P.T. Jyothi Datta
Mumbai, March 11
THE three-in-one AIDS drug for adult HIV/AIDS patients was developed in India. And now a similar combination drug for children is also being launched by an Indian company the Pune-based Emcure Pharmaceuticals Ltd to be precise.
In a development that is expected to cheer doctors and volunteers working in the HIV/AIDS segment, Emcure is launching Emtri Suspension, a paediatric cocktail of three drugs, here today.
"This is the first of its kind in the world. The three drugs are Lamivudine, Stavudine and Nevirapine and it will be available in a suspension form starting tomorrow," Mr A.K. Khanna, Director-Operations with Emcure, told Business Line. The combination drug is priced at Rs 700 per month for the therapy, he said.
AIDS activists in India and across the world confirmed that 3-in-1 pills for children were not available from multinational drug companies, though Indian drug majors Cipla and Ranbaxy (who make the adult version of the combination drug) were also on the job.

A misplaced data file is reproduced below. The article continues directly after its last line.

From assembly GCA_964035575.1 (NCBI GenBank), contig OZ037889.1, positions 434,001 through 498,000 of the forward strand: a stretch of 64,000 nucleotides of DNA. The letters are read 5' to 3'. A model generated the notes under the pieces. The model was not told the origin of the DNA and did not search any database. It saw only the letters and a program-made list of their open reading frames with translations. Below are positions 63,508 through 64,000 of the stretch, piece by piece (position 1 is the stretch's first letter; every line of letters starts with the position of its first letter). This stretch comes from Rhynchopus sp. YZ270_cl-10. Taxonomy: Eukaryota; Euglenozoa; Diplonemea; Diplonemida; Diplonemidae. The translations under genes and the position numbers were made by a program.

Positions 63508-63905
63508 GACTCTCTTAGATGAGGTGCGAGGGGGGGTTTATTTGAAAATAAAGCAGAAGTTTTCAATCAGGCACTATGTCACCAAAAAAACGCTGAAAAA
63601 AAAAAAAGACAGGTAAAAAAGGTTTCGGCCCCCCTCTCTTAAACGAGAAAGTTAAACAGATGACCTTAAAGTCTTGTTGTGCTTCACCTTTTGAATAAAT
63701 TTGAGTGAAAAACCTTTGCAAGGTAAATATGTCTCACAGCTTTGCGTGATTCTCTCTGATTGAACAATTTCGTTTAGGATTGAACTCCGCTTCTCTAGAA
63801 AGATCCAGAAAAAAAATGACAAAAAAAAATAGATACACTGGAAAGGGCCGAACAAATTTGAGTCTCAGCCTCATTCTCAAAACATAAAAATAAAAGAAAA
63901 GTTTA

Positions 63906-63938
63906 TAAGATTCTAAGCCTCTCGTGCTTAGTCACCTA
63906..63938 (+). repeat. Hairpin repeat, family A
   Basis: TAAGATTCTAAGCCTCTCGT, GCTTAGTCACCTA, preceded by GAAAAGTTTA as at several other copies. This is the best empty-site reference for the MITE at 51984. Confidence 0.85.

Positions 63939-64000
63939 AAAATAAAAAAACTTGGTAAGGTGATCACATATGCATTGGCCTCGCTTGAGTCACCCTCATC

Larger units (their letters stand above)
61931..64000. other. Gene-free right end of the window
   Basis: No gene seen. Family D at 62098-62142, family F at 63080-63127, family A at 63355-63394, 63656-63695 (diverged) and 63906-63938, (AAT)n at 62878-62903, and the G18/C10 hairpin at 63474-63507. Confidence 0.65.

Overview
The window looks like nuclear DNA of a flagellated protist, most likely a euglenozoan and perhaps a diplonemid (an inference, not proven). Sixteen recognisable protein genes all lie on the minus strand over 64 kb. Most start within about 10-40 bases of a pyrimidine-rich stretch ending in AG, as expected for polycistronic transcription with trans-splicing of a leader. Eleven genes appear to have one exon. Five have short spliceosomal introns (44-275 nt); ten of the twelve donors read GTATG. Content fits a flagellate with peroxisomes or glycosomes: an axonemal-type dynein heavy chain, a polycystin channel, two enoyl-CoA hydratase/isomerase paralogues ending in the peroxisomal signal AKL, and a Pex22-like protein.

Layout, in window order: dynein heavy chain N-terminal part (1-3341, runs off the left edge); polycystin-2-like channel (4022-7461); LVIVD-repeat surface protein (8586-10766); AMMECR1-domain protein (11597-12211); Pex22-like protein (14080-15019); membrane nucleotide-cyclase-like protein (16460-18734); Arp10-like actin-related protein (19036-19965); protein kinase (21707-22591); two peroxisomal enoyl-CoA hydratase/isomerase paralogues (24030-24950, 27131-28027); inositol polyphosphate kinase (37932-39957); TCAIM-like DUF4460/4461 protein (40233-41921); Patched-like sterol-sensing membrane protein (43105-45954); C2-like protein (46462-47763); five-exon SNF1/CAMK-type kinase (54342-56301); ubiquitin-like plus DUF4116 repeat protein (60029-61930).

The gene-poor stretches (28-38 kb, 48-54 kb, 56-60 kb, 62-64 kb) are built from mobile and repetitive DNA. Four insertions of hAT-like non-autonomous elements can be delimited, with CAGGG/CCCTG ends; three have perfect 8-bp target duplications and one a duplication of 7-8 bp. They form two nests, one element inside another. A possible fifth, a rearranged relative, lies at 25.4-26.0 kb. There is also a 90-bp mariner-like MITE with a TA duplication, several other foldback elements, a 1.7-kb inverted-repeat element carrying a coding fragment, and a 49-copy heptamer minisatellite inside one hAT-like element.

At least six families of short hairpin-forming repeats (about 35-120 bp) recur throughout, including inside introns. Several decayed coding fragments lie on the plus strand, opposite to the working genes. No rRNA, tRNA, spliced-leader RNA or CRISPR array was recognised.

The increasing number of children succumbing to HIV/AIDS had multilateral agencies urging pharma companies to come out with child-compatible versions of their drugs.
Globally 5.1 lakh children below 15 years have died of HIV/AIDS in 2004, according to UNAIDS data for 2004. An estimated 22-lakh children below 15 years are living with HIV, the multilateral agency report said.
According to Mr Khanna, in India there are about 55,000 children living with the illness. The children's version of the drug will be manufactured at Emcure's Pune factory.
According to Mr Khanna, the safety profile of the drug had been established since in the past, the adult form of the 3-in-1 pill was crushed and given to children.
"We have only changed the delivery mechanism, but there will be strong post-marketing surveillance," he said.
Emtri is being launched here today by Dr Kenneth Kaunda, First President of Zambia and Chairman of the Children of Africa Foundation. Dr Kaunda lost his son to the illness in 1986. "Then my wife and I decided we will make it public that we lost our child to AIDS," he said, making a plea to fight the stigma associated with the disease.